Read Nickelodeon. I liked it more than Voynich Hotel. The vignette format works pretty nice with the way the guy does stories imo. And them not being part of one large story (though still connected) allowed for a lot of variety in genres and types of stories. The shortness of the stories for me at least made it difficult sometimes to actually piece together the connections though.
Edit: Just finished Kakushigoto. What a masterpiece.
! It's sad to see Kumeta so hard on himself because at least judging by SZS and Kakushigoto he is a very good mangaka. SZS managed to have a great ending after 30 volumes of silly gag manga stuff and Kakushigoto is just an amazing manga all the way through in so many different ways. It is autobiographical to some extent, though Kumeta said that Kakushi isn't really that much like him, and I don't think he has a daughter either. But he put so many of his personal experiences and opinions about the manga industry into the series and it is basically like a love letter to the manga industry. Not just in the references and such but it's so ingrained into the story at every stage, even factoring into the resolution, that as someone who is really into manga it's just really nice to see. Especially when the mangaka puts himself down all the time and has certain opinions about the industry that may make it seem like he doesn't like it. Having the mangaka's words themselves, in the form of short essays after each chapter, is just the icing on the cake and something that unfortunately the anime, among other things, can't replicate.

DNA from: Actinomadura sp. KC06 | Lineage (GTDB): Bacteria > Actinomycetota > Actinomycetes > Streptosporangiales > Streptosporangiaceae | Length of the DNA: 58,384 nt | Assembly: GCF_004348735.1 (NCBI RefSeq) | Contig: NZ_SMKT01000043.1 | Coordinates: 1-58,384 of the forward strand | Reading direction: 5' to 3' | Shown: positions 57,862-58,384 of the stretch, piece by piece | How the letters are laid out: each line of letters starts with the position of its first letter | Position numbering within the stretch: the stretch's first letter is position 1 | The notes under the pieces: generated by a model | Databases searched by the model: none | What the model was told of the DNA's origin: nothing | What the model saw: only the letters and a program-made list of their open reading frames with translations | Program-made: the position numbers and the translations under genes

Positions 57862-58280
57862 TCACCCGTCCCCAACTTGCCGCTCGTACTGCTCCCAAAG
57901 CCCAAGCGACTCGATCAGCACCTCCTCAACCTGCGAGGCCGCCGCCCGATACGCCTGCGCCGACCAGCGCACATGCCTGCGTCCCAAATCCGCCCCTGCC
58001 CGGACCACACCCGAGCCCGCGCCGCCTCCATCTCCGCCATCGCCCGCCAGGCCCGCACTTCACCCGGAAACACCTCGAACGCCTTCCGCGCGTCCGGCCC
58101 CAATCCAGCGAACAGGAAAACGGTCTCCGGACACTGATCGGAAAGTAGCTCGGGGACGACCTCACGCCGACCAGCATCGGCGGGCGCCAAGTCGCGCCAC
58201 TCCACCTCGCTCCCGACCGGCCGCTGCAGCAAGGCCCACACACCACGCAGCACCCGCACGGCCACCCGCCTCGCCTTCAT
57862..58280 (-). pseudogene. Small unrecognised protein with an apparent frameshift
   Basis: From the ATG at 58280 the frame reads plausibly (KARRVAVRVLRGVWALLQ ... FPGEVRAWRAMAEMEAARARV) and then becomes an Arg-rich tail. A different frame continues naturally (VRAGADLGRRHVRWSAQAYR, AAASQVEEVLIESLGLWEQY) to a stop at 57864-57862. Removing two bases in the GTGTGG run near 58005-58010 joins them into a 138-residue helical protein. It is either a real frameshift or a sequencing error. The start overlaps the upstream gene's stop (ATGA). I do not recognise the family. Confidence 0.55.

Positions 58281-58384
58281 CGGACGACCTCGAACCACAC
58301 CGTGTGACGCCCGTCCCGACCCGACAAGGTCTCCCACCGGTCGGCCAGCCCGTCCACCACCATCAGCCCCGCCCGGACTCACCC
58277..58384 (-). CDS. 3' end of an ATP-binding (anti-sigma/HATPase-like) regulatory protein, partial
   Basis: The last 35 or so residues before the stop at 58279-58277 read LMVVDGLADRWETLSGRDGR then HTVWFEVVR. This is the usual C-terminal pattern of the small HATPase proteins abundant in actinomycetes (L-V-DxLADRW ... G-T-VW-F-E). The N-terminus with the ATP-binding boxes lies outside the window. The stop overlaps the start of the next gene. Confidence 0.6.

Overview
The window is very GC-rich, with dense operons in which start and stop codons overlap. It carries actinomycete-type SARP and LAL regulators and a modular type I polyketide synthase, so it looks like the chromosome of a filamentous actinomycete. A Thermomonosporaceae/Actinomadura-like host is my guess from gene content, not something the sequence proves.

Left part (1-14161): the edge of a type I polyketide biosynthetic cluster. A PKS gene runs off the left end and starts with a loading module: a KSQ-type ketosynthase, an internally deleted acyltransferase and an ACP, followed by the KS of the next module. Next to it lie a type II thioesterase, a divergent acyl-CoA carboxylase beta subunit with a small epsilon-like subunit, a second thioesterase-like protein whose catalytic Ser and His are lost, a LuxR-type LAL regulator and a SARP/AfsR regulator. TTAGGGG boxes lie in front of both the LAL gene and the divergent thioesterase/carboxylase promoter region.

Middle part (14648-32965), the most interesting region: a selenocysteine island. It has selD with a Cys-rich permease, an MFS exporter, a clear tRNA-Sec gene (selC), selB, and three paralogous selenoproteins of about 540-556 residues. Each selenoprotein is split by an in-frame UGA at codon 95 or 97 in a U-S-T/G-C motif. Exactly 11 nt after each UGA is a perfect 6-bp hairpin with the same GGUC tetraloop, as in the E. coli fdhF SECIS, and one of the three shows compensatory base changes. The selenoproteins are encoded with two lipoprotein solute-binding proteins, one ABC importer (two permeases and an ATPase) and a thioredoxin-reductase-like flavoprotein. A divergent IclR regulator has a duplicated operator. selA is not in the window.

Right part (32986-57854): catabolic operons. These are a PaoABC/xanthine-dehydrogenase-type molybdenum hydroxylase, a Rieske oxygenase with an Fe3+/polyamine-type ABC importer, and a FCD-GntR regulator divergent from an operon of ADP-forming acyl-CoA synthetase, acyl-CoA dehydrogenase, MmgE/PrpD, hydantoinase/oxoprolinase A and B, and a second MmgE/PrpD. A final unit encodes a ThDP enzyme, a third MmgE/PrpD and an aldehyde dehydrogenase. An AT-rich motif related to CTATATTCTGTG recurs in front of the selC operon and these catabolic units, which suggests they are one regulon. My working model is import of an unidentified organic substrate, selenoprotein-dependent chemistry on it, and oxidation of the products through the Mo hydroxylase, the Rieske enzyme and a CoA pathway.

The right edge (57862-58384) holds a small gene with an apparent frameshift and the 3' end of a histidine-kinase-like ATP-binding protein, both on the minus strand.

! And not only is it a story about manga, it's a meticulously thought out and touching father-daughter (and family in general even with the lack of a mother characters in the actual story). It twists and turns while cutting back and forth between the present and the past and building up suspense really well. If I had one complaint though it would be that (and Kumeta himself said in the manga he felt this way) the present storyline did feel like it dragged a bit. If there were even a few more scenes it might have felt like it had better pacing. It could have been darker, but it managed to be just as good the way it was, and I am glad that it stuck to the wholesomeness that it set up throughout the manga. Kakushigoto was definitely not what I was expecting coming from SZS. There is a lot that is reminiscent of SZS but that type of comedy is woven very well in with the wholesome father-daughter stuff, at times it can feel like tonal whiplash but not to the extent where it's offputting. Plot points tie in very well with each other between the present and past chapters (typically things are brought up in the present chapters and then you get what led up to it in later past chapters) and the series does a very good job near the end of firmly transitioning to the present after the final past chapters play out. There is a lot of breathtaking imagery within the last one or two chapters and like I said above, you can just feel the amount of love for the medium Kumeta has. I'm also glad it had a sort of epilogue since it seemed closer to the end that it might not. And with how good the anime is it's a shame that it wasn't able to adapt more.